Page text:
Regular Promises of Peace and Democracy

LyniceDay 14 of our Lenten Journey through Dr. King’s “Beyond Vietnam” speech.

The only change came from America as we increased our troop commitments in support of governments which were singularly corrupt, inept, and without popular support. All the while the people read our leaflets and received the regular promises of peace and democracy and land reform. Now they languish under our bombs and consider us, not their fellow Vietnamese, the real enemy. They move sadly and apathetically as we herd them off the land of their fathers into concentration camps where minimal social needs are rarely met. They know they must move on or be destroyed by our bombs.
From Lynice Pinkard (photo above), the former pastor at First Congregational Church of Oakland, in an interview with Mark Leviton in Sun Magazine (October 2014):

As a culture we are in a nosedive toward death, and to interrupt it, we must opt out of the capitalist systems that are killing us and decimating the planet. Although we might criticize systems and bemoan their negative effects, we do not often focus on the degree to which we rely upon them. We balk at any course of action that truly threatens the status quo, because a confrontation with the system is going to cost us our comforts and our reputation and possibly our lives. But we have to stop shopping at the bargain counter of the American company store, where we exchange substance for more security, more status, more wealth, and more power. It is nearly impossible to be a prophet with a wallet full of credit cards. Resistance to the system means social death and loss of identity, but it is also a struggle for life. It is not the futile hope for a better day, the self-indulgent staking out of a political position, or a reckless descent into disorder. It is self-determination with integrity. It is the assertion of life without apology. It is the willingness to defend what we love with our lives.

In effect, this acceptance of the end of our lives as we have known them enables us to move away from another kind of death — the social, political, and economic conditions that leech the meaning from life, devastate relationships, and lead us to despair. We need to build interdependent communities that trust people over money and collectivize both risk and security. We need to switch from putting our faith in money to putting our faith in each other.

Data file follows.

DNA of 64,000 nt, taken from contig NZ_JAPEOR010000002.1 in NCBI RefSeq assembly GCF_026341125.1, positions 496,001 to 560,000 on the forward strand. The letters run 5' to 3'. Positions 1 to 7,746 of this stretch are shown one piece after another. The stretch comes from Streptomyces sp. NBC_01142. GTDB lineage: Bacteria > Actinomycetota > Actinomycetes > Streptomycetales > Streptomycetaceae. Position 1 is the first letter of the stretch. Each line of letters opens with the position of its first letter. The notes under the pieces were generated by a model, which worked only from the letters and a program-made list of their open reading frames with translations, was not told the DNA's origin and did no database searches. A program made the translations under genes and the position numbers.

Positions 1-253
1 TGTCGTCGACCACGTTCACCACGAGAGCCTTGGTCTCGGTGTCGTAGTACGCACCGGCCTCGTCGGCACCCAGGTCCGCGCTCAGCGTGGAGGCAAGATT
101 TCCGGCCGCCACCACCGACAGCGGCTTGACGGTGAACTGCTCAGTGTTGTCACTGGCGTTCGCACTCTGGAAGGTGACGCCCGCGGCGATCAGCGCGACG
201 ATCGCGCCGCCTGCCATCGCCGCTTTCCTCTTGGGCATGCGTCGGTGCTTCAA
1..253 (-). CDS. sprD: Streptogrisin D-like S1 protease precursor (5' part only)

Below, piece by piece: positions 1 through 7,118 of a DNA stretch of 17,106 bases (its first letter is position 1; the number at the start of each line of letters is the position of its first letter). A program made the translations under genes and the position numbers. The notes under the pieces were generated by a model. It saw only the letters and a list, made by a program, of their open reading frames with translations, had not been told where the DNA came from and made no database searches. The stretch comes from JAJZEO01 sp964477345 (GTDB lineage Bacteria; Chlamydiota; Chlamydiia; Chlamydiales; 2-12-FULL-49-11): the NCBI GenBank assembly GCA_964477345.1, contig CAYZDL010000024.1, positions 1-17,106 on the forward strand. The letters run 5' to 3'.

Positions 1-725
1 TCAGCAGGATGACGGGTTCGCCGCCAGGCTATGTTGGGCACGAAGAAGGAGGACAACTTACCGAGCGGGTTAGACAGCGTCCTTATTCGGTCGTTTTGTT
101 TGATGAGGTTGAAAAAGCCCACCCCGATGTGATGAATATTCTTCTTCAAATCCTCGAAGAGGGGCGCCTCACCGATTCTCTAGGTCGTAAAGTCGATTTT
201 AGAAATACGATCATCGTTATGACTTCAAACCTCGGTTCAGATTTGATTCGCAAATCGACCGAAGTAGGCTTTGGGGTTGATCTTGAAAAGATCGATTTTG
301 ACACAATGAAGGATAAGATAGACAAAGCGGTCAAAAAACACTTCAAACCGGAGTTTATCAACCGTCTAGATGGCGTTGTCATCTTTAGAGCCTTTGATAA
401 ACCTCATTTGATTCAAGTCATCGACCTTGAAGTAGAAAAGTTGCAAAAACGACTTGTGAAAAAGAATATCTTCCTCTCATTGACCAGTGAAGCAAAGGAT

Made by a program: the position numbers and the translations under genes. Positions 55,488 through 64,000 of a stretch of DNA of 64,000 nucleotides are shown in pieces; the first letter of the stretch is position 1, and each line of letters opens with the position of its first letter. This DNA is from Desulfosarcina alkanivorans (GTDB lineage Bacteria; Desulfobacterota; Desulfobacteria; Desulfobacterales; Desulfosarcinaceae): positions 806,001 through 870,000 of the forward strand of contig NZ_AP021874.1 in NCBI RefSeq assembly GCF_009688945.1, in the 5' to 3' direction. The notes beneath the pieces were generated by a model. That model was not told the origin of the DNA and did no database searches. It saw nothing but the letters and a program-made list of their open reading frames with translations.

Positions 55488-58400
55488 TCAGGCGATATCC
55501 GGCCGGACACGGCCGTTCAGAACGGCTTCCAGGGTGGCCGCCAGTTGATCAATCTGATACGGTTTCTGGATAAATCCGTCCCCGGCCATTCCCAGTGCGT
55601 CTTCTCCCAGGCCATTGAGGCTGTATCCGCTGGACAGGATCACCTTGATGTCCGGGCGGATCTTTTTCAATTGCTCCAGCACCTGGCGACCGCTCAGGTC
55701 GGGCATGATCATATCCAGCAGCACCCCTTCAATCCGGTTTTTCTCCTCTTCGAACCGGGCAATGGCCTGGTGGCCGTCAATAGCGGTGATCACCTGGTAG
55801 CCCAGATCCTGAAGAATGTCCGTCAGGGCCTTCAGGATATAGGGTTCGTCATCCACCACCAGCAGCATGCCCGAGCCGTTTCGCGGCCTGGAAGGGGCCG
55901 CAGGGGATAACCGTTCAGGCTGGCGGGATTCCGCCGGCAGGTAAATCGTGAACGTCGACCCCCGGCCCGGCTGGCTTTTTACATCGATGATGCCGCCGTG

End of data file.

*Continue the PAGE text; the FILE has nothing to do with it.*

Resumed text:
As a nation Americans have an entrepreneurial identity, but what would it mean for our capitalist system to become truly entrepreneurial? If we capped personal wealth at a billion dollars and limited the size of corporations, would it really take away our incentive to work hard, or would there be a revitalization of small business because people wouldn’t have to constantly compete with the super-rich? What if some of the vast wealth that a few individuals have accumulated went into business education for the many? McDonald’s might collapse, but a million individually owned restaurants would rise up to take its place. And there would still be workers, because there will always be those who don’t want the stress and strain of owning a business. Actually my favorite alternative business models are the ones in which workers collectively own the business, making decisions democratically and sharing both the risks and the profits. The new term for such arrangements is “workers’ self-directed enterprises.” If we had more of those, we would have happier, healthier workers.

But no frontal assault on capitalism can accomplish this. Protests, policy changes, organizing, and even revolt will all be crushed, corrupted, or co-opted. We need a viral assault: simple mechanisms that can replicate quickly and replace big business with economies of love. We need meetings that are as common as aa meetings. We need to take advantage of the Internet. We need tools for economic “homesteaders.”

When I tell people this, they sometimes accuse me of wanting to take away people’s freedoms. They think of capitalism as the source of this country’s greatness, and when I criticize it, they say I sound like the Taliban in Afghanistan. A short, fat, black, lesbian pastor is attacking the American way of life! How dare she! She doesn’t have a degree in economics! She’s not an academic! There’s a hierarchy these people want to preserve. They believe ordinary citizens aren’t qualified to take part in the economic debate.

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